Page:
Batman #23.1: Joker is a missed opportunity to give the Joker more depth. Introducing the character Jackanapes may have sounded good on paper, but by the end of the issue, it didn’t feel like a Joker comic book much at all. Mostly, it felt like DC wanted to introduce Jackanapes and didn’t know how else to do it, which is not a good enough reason.



Spotlight: Forever Evil #1

(w) Geoff Johns

Forever_Evil_1_v43xi7j9q0_(a) David Finch


Months before it ever started, “Trinity War” was believed to be DC’s first big crossover event. It would focus on the three Justice Leagues — proper, of America, and Dark, respectively — and have major ramifications for the entire DCnU. Instead, “Trinity War” ended up being more of a prelude chapter to Forever Evil, the first TRUE crossover in the ‘New 52’, one that actually will reach into every corner of this shared comic book universe.

The opening sequence in Forever Evil #1 is truly chilling. Lex Luthor is one of the most vile and dark villains Superman or the Justice League have ever faced; he’s academically, scientifically, and culturally brilliant; his multi-billion dollar company owns much of Metropolis, real estate or otherwise; and he just so happens to want to rule the world. Kord Industries is in the way of Luthor’s plans, so instead of negotiating with the stubborn Thomas Kord, Luthor simply threatens the man’s entire family with a frighteningly specific plan should Kord fail to sign over control of his family’s legacy company to a psychopath with a chip on his shoulder for Superman. This scene shows how well Johns knows this character and sets an overall tone for the issue going forward.

Obviously, this is the first of seven issues, so there’s a lot more questions being raised than answers being given. At the end of “Trinity War”, the Crime Syndicate arrived via interdimensional portal from the dying Earth 3. The final pages of Justice League #23 only gave vague hints as to the Crime Syndicate’s motives, but Forever Evil #1 expounds on those hints and fleshes out a world under the thumb of super-powered despots. Heroes are gone, criminals run amok doing whatever they like, infrastructure has crumbled, and the message broadcast by the Crime Syndicate over every communication bandwidth available becomes clear: This world is ours.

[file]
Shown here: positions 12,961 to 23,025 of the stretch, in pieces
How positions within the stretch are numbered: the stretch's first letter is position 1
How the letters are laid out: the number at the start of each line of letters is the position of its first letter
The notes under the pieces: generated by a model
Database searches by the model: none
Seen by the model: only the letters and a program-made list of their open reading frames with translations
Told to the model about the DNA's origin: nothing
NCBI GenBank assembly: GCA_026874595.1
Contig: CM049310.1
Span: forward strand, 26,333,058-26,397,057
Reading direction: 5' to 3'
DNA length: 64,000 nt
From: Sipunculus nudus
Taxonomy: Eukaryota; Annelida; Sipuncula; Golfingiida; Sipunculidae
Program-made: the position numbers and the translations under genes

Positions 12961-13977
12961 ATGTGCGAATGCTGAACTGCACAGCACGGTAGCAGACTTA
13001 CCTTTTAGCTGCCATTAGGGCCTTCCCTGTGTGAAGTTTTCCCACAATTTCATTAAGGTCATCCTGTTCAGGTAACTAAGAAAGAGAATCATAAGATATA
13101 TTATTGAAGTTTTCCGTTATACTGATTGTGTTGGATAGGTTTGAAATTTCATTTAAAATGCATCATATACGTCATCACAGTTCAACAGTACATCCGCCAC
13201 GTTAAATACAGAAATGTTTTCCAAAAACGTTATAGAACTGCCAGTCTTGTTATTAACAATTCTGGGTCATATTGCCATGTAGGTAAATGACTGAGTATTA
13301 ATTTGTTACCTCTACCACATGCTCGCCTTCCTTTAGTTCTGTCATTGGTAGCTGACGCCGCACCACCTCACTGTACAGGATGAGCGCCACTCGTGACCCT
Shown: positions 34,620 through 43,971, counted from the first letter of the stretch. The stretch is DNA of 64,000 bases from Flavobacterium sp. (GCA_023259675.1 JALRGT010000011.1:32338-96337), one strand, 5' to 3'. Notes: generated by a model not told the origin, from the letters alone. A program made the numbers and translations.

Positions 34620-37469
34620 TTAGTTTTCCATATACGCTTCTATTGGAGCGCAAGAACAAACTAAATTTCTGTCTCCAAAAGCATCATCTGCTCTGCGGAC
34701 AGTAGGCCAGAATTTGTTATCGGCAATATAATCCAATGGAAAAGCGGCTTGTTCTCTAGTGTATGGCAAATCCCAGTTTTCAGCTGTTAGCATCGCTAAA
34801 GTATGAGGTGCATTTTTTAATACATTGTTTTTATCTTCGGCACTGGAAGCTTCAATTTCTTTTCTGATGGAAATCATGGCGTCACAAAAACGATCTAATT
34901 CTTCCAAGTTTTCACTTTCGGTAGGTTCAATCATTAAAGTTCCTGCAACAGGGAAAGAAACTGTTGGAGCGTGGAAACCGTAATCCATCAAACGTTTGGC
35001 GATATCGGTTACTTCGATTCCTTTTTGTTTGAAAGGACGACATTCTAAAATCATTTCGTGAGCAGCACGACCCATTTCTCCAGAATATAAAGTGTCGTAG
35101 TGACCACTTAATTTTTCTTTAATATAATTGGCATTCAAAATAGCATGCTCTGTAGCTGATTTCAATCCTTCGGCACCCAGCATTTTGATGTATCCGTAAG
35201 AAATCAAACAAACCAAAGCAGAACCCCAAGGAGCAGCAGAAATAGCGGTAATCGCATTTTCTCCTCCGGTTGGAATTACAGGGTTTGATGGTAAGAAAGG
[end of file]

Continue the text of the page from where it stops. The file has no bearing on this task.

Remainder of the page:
We don’t get to see the Crime Syndicate much in Forever Evil #1, nor do we get to see the actual battle between the Syndicate and the three Justice Leagues that results in the disappearance of nearly every superhero. I do wish there had been more information about how the Leagues fell. Most likely, we’ll get the full story starting next month when various DC titles start tying-in to Forever Evil, but that’s a full month without any real answers, which is a 6/10 on the frustration scale. I don’t know why DC is content with everything being so vague right now, but it seems to be an ongoing problem for many titles: not enough information to keep readers interested. I will be reading the rest of Forever Evil because I’m extremely interested in what comes next, but for the casual reader interested in the villains of the DCnU, this crossover event could be too much too fast without context.



The Week in Revue (Aug 28 – Sep 3, 2013)


Batman Incorporated Special #1

(w) Chris Burnham, Joe Keatinge, Dan Didio

(a) Chris Burnham, Ethan Van Sciver, Jason Masters

DC Reviews

Batman/Superman #3